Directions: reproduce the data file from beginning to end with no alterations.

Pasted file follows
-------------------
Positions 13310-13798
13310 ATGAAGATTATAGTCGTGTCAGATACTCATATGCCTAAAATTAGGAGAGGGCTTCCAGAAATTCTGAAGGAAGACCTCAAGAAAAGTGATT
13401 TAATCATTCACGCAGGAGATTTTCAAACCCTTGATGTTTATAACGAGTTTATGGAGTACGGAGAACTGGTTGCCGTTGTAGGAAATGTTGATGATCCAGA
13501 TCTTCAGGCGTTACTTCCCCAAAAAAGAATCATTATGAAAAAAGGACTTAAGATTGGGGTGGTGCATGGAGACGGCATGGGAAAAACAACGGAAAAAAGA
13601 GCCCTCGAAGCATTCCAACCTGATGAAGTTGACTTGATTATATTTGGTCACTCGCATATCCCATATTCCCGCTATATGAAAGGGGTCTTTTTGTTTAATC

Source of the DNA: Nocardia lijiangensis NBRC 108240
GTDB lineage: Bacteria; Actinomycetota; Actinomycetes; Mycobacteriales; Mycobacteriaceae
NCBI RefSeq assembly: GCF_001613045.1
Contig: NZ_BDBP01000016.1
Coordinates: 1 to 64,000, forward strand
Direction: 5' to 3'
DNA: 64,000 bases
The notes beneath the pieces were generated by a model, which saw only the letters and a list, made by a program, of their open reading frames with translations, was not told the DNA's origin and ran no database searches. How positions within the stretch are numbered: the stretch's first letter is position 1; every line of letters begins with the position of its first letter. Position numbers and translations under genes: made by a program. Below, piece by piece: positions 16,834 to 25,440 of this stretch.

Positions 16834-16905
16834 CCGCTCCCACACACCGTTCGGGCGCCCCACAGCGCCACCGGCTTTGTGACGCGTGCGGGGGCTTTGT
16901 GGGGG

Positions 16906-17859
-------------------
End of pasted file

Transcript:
Positions 13310-13798
13310 ATGAAGATTATAGTCGTGTCAGATACTCATATGCCTAAAATTAGGAGAGGGCTTCCAGAAATTCTGAAGGAAGACCTCAAGAAAAGTGATT
13401 TAATCATTCACGCAGGAGATTTTCAAACCCTTGATGTTTATAACGAGTTTATGGAGTACGGAGAACTGGTTGCCGTTGTAGGAAATGTTGATGATCCAGA
13501 TCTTCAGGCGTTACTTCCCCAAAAAAGAATCATTATGAAAAAAGGACTTAAGATTGGGGTGGTGCATGGAGACGGCATGGGAAAAACAACGGAAAAAAGA
13601 GCCCTCGAAGCATTCCAACCTGATGAAGTTGACTTGATTATATTTGGTCACTCGCATATCCCATATTCCCGCTATATGAAAGGGGTCTTTTTGTTTAATC

Source of the DNA: Nocardia lijiangensis NBRC 108240
GTDB lineage: Bacteria; Actinomycetota; Actinomycetes; Mycobacteriales; Mycobacteriaceae
NCBI RefSeq assembly: GCF_001613045.1
Contig: NZ_BDBP01000016.1
Coordinates: 1 to 64,000, forward strand
Direction: 5' to 3'
DNA: 64,000 bases
The notes beneath the pieces were generated by a model, which saw only the letters and a list, made by a program, of their open reading frames with translations, was not told the DNA's origin and ran no database searches. How positions within the stretch are numbered: the stretch's first letter is position 1; every line of letters begins with the position of its first letter. Position numbers and translations under genes: made by a program. Below, piece by piece: positions 16,834 to 25,440 of this stretch.

Positions 16834-16905
16834 CCGCTCCCACACACCGTTCGGGCGCCCCACAGCGCCACCGGCTTTGTGACGCGTGCGGGGGCTTTGT
16901 GGGGG

Positions 16906-17859